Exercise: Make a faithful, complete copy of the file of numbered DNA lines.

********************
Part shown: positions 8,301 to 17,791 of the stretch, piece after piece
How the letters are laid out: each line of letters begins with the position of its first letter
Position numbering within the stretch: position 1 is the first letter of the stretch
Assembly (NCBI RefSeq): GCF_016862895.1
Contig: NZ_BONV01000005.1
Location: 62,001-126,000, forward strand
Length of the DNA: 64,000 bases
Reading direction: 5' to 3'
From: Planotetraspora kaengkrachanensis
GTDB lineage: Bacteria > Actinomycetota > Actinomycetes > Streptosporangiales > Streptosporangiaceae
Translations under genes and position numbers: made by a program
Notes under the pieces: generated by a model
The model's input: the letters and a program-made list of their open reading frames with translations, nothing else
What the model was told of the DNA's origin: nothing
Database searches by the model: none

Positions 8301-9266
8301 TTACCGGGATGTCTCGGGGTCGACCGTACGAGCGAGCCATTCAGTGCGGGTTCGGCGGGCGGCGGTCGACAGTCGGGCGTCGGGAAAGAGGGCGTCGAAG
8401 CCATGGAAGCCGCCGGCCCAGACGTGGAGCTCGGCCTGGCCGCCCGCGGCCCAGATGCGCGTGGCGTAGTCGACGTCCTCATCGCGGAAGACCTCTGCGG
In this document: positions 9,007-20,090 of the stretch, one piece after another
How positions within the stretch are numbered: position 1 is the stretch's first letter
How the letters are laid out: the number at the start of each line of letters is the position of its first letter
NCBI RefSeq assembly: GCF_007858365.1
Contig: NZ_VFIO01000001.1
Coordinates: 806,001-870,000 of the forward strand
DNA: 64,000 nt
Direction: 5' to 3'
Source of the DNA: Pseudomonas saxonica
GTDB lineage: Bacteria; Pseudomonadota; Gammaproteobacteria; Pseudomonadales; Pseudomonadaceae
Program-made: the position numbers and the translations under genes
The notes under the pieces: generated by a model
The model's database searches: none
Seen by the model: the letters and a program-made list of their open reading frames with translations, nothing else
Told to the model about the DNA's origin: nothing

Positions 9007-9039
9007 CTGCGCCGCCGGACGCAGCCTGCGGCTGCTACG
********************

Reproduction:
Part shown: positions 8,301 to 17,791 of the stretch, piece after piece
How the letters are laid out: each line of letters begins with the position of its first letter
Position numbering within the stretch: position 1 is the first letter of the stretch
Assembly (NCBI RefSeq): GCF_016862895.1
Contig: NZ_BONV01000005.1
Location: 62,001-126,000, forward strand
Length of the DNA: 64,000 bases
Reading direction: 5' to 3'
From: Planotetraspora kaengkrachanensis
GTDB lineage: Bacteria > Actinomycetota > Actinomycetes > Streptosporangiales > Streptosporangiaceae
Translations under genes and position numbers: made by a program
Notes under the pieces: generated by a model
The model's input: the letters and a program-made list of their open reading frames with translations, nothing else
What the model was told of the DNA's origin: nothing
Database searches by the model: none

Positions 8301-9266
8301 TTACCGGGATGTCTCGGGGTCGACCGTACGAGCGAGCCATTCAGTGCGGGTTCGGCGGGCGGCGGTCGACAGTCGGGCGTCGGGAAAGAGGGCGTCGAAG
8401 CCATGGAAGCCGCCGGCCCAGACGTGGAGCTCGGCCTGGCCGCCCGCGGCCCAGATGCGCGTGGCGTAGTCGACGTCCTCATCGCGGAAGACCTCTGCGG
In this document: positions 9,007-20,090 of the stretch, one piece after another
How positions within the stretch are numbered: position 1 is the stretch's first letter
How the letters are laid out: the number at the start of each line of letters is the position of its first letter
NCBI RefSeq assembly: GCF_007858365.1
Contig: NZ_VFIO01000001.1
Coordinates: 806,001-870,000 of the forward strand
DNA: 64,000 nt
Direction: 5' to 3'
Source of the DNA: Pseudomonas saxonica
GTDB lineage: Bacteria; Pseudomonadota; Gammaproteobacteria; Pseudomonadales; Pseudomonadaceae
Program-made: the position numbers and the translations under genes
The notes under the pieces: generated by a model
The model's database searches: none
Seen by the model: the letters and a program-made list of their open reading frames with translations, nothing else
Told to the model about the DNA's origin: nothing

Positions 9007-9039
9007 CTGCGCCGCCGGACGCAGCCTGCGGCTGCTACG